• Outbreaks and quarantining sites or regions

  • Forced move to a remote workforce

  • Inability to staff locations

  • Inability to manage IT resources

  • Unwillingness of staff to be exposed to customers

The general theme in most pandemic threat models is around inability to complete work due to travel bans, sickness of employees/customers or restricted access to physical locations. Additional threats may be considered; your business continuity staff should be consulted because they are the most familiar with the nature of your business.

Mitigations and Contingencies

The goal of a BCP program should be to identify mitigation techniques and management plans should such events occur. Based on the tough threat list associated with COVID-19, you should:

  • Ensure you have means to contact all employees quickly and efficiently. Do you have phone trees, contact lists or other methods in place? Have they been updated recently?

  • Review business impact analyses from all physical sites. This entails understanding and identifying the most critical sites to support operations, and having multiple contingency plans for having to collapse overall operations to various combinations of sites.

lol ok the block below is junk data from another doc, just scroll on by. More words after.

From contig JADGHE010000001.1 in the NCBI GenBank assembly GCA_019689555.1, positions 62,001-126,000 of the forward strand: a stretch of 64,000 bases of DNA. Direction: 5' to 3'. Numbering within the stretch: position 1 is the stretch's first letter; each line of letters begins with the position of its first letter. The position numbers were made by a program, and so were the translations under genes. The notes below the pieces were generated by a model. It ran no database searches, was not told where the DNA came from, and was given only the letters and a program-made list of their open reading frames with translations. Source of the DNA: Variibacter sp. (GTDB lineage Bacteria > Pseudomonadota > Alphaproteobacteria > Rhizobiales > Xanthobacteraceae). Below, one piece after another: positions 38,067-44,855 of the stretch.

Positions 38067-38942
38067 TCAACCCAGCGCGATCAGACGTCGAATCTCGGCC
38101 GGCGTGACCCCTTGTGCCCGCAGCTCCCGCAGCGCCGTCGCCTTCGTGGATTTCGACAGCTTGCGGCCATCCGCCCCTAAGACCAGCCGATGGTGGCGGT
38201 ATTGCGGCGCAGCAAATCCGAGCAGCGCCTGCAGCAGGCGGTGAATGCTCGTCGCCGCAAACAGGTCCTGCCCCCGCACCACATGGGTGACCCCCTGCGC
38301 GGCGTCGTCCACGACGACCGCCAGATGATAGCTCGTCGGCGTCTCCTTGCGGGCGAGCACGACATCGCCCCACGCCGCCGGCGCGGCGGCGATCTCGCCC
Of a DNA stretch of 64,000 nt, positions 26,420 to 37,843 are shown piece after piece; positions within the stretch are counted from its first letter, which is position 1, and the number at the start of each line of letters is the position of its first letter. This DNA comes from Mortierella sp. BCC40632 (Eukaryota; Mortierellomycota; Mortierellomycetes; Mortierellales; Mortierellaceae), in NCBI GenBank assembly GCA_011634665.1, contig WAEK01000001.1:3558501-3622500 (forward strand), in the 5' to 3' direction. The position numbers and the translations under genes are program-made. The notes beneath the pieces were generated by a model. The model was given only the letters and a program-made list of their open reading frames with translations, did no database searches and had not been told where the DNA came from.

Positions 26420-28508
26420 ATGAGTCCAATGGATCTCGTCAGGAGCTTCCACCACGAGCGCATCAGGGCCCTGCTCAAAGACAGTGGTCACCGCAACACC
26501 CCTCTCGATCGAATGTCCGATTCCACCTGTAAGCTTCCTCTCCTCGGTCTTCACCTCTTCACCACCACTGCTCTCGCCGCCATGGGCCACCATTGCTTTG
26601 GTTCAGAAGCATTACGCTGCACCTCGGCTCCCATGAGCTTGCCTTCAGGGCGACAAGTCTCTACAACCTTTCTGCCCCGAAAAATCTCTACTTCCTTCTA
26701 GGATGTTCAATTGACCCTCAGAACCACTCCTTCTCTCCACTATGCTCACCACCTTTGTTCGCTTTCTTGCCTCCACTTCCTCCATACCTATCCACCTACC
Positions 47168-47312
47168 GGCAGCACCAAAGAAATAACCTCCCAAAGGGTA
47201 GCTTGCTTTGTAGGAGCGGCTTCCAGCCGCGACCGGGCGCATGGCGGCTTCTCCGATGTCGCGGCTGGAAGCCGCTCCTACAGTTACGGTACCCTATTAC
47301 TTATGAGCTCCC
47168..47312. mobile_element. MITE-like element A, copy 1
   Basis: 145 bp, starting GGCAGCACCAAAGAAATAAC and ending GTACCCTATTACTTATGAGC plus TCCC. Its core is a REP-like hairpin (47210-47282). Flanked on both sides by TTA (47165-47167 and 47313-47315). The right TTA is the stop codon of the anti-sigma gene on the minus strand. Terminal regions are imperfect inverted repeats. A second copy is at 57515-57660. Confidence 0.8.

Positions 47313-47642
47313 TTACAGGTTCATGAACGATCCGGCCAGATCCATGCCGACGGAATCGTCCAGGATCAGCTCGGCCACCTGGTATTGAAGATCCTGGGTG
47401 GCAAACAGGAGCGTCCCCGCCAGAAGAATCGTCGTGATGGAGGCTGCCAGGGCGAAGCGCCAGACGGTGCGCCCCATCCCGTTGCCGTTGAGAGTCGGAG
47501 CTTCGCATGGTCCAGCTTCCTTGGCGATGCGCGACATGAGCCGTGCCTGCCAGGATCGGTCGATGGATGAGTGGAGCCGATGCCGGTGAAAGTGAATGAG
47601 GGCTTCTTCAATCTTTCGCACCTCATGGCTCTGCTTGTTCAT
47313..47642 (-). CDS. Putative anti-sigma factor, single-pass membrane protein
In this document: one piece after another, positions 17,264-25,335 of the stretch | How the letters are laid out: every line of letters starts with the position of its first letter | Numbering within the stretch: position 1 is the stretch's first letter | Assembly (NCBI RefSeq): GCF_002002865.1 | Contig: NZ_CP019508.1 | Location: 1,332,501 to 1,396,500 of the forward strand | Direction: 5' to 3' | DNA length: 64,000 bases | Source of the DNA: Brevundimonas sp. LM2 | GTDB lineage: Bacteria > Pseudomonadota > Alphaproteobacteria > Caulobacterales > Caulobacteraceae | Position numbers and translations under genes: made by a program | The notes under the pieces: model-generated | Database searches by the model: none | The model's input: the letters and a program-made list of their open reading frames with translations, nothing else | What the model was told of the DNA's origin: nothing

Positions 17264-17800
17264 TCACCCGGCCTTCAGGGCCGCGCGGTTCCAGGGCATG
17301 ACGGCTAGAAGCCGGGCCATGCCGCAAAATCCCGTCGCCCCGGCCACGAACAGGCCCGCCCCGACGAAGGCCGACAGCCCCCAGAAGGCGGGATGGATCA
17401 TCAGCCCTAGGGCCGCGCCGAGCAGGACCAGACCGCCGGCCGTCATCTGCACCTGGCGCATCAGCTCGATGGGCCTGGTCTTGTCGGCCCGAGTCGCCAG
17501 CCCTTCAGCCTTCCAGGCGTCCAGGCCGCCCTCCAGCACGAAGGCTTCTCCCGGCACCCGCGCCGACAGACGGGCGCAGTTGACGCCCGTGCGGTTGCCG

• Understand the potential impact to key business partners. Depending on the nature of your business, you may have upstream or downstream business partners, suppliers or other dependencies impacted by travel limitations, quarantines, etc.Review existing or establish new contingency plans for critical dependencies to ensure you will be able to meet business demands or goals.

  • Identify and categorize staff criticality for operations. If possible, communicate critical and non-critical status (using your chosen nomenclature) to staff to support any forthcoming notifications. You should also identify and prioritize critical business functions to perform in event of limited staff availability.

  • Review and reassess your organization’s ability to support a remote workforce. For example, you should identify whether you can appropriately support:

    • Remote access: Do you have the technologies and bandwidth to support remote access for 50 percent, 75 percent or 100 percent of your workforce, including technologies like desktop virtualization, virtual private networks (VPNs), etc.?

    • Remote work: Consider whether employees have appropriate home internet connections, laptops, phones, scanners, headsets, etc.